FIG. 1 is a block diagram of an Advanced Intelligent Network (AIN) for integration with a public switched telephone network (PSTN);
FIG. 2 is a block diagram of a communications network including the AIN of FIG. 1 according to one embodiment of the present invention; and
FIG. 3 is a block diagram of the communications network according to another embodiment of the present invention.
It is to be understood that the figures and descriptions of the present invention have been simplified to illustrate elements that are relevant for a clear understanding of the present invention, while eliminating, for purposes of clarity, other elements of a communication network. For example, certain operating system details and modules of certain of the intelligent platforms of the network are not described herein. Those of ordinary skill in the art will recognize, however, that these and other elements may be desirable in a typical communications network. However, because such elements are well known in the art, and because they do not facilitate a better understanding of the present invention, a discussion of such elements is not provided herein.
FIG. 1 is a block diagram of an Advanced Intelligent Network (AIN) 30 which may be integrated with a public switched telephone network (PSTN). AINs are typically utilized by Local Exchange Carriers (LECs) to allow the LECs to provide call processing features and services that are not embedded within conventional switching circuits of the PSTN. For an LEC having the AIN 30 illustrated in FIG. 1, the central office (CO) switches of the LEC may be provided as Service Switching Points (SSP) switches 32. The dashed line 34 between the SSP switches 32 indicates that the number of SSP switches 32 for a particular LEC may vary depending on the requirements of the AIN 30 for the LEC. Interconnecting the SSP switches 32 are data links 36, which may be, for example, trunk circuits.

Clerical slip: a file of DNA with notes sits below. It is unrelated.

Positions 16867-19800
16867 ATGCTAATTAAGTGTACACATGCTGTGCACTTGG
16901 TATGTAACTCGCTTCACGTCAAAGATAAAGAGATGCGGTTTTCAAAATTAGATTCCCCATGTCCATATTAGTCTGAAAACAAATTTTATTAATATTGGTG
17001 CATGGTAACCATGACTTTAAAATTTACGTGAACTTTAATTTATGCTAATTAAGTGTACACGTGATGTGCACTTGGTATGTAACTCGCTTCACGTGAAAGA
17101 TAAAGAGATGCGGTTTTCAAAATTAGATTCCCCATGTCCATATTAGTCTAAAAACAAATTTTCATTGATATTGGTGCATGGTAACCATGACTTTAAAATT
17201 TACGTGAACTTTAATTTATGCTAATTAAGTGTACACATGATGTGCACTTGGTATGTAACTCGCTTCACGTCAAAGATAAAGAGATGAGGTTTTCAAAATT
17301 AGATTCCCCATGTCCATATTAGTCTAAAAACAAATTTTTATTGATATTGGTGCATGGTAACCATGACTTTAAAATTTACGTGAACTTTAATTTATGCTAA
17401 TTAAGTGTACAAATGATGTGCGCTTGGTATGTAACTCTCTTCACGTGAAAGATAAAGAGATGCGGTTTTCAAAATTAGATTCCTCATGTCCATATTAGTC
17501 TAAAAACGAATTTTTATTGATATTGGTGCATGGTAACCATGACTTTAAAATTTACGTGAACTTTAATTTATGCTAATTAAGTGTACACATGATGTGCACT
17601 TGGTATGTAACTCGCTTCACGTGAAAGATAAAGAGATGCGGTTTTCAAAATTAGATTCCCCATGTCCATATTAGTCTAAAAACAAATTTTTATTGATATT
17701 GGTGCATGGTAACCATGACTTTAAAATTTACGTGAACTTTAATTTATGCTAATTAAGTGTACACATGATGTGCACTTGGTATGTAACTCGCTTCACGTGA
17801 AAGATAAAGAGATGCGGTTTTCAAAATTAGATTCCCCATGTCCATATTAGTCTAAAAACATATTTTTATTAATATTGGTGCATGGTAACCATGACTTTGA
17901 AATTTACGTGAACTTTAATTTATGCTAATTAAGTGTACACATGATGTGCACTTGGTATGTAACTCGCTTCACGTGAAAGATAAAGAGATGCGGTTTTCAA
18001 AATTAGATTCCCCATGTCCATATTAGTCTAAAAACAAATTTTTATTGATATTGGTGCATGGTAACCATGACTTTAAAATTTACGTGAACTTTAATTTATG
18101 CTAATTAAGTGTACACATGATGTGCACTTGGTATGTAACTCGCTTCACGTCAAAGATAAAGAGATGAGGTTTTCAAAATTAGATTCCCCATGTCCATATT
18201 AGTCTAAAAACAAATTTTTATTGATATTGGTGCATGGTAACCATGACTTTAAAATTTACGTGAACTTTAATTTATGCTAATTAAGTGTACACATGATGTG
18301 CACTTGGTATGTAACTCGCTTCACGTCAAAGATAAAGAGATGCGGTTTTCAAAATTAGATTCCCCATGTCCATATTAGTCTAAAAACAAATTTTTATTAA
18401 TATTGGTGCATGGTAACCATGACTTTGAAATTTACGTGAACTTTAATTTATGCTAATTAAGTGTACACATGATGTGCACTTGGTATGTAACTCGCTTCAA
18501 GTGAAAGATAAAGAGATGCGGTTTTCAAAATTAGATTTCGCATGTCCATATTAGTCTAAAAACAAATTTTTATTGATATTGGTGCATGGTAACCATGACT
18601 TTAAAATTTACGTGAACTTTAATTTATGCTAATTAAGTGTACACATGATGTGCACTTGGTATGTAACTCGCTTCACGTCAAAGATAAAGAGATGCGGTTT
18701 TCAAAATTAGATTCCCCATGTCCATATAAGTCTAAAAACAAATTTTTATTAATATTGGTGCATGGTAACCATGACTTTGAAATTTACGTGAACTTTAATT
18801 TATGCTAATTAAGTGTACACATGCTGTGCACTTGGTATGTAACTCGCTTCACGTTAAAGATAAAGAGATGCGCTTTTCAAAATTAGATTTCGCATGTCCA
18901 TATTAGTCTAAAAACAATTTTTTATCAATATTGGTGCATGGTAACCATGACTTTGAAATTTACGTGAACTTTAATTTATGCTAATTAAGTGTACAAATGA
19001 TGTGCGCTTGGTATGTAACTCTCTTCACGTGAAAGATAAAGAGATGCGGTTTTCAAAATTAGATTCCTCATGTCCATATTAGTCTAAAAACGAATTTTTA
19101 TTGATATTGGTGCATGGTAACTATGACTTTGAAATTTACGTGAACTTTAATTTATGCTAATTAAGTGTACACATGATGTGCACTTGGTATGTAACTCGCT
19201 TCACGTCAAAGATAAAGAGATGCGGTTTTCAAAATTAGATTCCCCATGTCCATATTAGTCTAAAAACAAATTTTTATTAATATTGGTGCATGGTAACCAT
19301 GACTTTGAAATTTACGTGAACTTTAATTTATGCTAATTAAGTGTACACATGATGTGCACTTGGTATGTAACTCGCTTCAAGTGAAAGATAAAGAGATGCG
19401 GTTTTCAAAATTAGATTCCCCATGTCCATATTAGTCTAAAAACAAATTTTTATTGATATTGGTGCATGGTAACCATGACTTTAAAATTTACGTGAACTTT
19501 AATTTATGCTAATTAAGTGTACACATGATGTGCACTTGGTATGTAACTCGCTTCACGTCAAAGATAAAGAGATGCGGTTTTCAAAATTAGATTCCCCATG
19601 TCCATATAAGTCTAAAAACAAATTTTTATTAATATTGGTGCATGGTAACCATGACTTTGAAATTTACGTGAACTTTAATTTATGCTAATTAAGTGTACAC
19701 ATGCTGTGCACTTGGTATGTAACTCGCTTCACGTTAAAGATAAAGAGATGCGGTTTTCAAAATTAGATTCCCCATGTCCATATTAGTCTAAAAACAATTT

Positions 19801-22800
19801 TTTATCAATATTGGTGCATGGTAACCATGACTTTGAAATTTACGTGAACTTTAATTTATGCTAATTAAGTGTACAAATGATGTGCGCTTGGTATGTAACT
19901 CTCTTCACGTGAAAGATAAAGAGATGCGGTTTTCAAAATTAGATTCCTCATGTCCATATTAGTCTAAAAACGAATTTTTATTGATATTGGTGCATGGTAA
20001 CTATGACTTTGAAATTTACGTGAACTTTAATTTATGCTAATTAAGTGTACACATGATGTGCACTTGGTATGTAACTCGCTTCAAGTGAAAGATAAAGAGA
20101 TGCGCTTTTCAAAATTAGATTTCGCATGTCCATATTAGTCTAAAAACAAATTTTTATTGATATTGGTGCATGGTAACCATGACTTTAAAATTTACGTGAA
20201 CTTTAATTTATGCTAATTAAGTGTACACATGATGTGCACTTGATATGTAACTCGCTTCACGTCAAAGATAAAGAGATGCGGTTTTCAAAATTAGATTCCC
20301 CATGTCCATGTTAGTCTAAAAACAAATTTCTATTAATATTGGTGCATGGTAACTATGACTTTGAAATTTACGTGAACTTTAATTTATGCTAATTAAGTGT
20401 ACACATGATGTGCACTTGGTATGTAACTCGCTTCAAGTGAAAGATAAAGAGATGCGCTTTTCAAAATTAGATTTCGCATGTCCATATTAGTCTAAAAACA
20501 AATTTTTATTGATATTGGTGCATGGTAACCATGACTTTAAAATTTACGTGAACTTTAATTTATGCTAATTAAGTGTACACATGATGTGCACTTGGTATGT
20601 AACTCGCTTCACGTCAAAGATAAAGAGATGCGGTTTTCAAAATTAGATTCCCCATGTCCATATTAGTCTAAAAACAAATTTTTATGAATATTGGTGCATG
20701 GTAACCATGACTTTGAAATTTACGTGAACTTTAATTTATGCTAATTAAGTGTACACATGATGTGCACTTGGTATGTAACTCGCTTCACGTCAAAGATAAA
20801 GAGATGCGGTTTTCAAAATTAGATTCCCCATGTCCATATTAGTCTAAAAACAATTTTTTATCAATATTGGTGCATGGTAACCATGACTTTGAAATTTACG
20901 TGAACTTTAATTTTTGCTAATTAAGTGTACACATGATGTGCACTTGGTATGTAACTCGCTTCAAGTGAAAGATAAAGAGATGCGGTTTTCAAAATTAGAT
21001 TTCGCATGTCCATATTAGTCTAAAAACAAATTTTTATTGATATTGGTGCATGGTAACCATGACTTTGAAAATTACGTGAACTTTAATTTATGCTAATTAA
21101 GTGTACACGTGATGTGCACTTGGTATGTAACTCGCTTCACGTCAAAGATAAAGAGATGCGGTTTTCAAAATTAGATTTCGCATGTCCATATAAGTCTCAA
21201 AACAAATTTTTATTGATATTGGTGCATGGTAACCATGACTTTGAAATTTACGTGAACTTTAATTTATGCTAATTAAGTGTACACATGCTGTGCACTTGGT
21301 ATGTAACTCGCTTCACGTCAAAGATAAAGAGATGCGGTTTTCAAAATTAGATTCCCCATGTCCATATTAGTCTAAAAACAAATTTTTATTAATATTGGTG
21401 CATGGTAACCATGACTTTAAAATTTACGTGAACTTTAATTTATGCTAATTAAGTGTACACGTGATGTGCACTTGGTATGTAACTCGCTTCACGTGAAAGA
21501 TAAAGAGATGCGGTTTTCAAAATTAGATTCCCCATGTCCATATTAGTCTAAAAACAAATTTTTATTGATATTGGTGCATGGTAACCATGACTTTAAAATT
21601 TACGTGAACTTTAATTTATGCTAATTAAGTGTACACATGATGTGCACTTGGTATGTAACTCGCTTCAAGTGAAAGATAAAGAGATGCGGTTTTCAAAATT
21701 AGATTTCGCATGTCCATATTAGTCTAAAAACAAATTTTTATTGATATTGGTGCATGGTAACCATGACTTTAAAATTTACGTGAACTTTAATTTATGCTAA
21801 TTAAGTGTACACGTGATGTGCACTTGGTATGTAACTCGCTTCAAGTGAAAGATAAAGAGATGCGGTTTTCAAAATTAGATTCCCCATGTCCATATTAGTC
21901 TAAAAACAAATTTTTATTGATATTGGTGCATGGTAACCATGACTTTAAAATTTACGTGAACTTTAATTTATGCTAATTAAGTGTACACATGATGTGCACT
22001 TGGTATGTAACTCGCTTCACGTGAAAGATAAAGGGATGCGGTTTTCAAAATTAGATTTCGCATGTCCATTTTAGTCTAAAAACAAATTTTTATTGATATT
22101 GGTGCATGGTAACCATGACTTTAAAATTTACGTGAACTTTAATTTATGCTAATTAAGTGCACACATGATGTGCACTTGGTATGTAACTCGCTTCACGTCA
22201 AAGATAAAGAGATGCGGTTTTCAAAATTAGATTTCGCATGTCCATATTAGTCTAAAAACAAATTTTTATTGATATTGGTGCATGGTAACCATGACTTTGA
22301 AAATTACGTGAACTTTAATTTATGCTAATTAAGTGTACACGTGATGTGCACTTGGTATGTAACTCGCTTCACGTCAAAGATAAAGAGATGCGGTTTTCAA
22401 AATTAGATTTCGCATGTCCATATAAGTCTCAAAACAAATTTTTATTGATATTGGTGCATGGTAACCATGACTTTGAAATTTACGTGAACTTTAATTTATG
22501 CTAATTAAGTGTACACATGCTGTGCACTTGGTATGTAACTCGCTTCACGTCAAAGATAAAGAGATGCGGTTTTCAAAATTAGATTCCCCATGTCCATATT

Each SSP switch 32 has a number of subscriber lines 37 connected thereto. The subscriber lines 37 may be, for example, conventional twisted pair loop circuits connected between the telephone drop for the customer premises and the SSP switches 32 or trunk circuits, such as T−1 trunk circuits, interconnecting the customer premises and SSP switches 32. Typically, the number of subscriber lines 37 connected to SSP switch 32 is on the order of ten thousand to one hundred thousand lines. Each of the subscriber lines 37 is connected to a terminating piece of customer premises equipment, represented in FIG. 1 by telephones 38. Alternatively, the terminating piece of customer premises equipment may be, for example, a telecopier, a personal computer (PC), a modem, or a private branch exchange (PBX) switching system.